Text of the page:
Earlier this week I finally had a conversation with him and asked him for what I need. Not about taking care of household chores or anything like that – thankfully we figured that out long ago. I asked him for what I need emotionally.

In general I think that, as women, we’re not very good at asking for what we need. Our Bootcamp participants confirmed that. We get used to taking care of everyone else – acting like Superwomen and Mother Teresas – and we get frustrated when people around us don’t naturally give us what we need.

It’s a lot to expect that our partner or anyone in our life to know what we need emotionally. Because frankly sometimes WE DON’T KNOW WHAT WE NEED! I had to dig deep to figure out what I needed from Heinz at THIS stage in our life.

When I finally got quiet and listened to my inner voice, I realized I wasn’t feeling valued because we often talked about business, but rarely about MY WORK. So for instance he’d point out that I was missing a receipt or that an update had to be done on the computer or something technical had to be done on one of my videos.

But what I really needed him to do is to show interest about the nature of my work, my research, my programs or events. I hadn’t even realized I needed that for myself. So no wonder he wasn’t doing it. I had to ASK HIM. I had to tell him I wanted him to show interest and even be my sounding board.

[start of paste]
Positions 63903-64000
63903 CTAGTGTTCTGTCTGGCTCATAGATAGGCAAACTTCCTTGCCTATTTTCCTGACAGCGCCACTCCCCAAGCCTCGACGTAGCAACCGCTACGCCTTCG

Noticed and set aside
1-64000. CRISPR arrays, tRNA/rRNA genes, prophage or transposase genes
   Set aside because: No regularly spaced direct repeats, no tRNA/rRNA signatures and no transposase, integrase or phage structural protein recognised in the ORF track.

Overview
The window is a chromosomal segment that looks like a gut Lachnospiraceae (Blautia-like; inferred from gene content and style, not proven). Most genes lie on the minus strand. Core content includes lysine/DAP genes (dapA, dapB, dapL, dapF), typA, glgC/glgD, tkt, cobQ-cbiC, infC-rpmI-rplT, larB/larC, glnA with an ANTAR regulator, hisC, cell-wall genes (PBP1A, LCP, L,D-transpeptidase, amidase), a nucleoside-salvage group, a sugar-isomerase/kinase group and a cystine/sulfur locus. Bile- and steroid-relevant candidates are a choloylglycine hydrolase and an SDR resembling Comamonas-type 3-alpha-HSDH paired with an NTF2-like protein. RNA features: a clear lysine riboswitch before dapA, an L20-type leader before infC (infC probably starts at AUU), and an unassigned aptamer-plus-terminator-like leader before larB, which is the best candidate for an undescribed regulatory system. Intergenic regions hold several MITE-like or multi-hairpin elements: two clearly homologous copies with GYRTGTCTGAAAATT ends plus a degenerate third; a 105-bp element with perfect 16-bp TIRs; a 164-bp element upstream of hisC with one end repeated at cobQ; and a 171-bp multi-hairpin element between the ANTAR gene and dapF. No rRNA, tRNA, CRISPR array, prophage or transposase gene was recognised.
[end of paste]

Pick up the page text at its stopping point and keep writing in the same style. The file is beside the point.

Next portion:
Now you’d think that after 33 years together we might have figured out what we needed to do for one another emotionally… But we had not. Maybe we’re slow learners, I don’t know!

The sudden insight that I had never really expressed how he could help me get more meaning and joy in my life in relation to my work was a game-changing revelation.

Going forward I know this may be a tall order for us. His interest in the psychological research that I dig into for my workshops is probably as interesting to him as the FIFA World Cup or the latest sports trades – things he cares about – are for me. But I believe this is what needs to happen for us to go deeper in our love and business relationship.

In closing there is one thing I’d like to add: whatever relationship you find yourself in, remember that:

YOU are responsible for YOU: are you ASKING for what you NEED?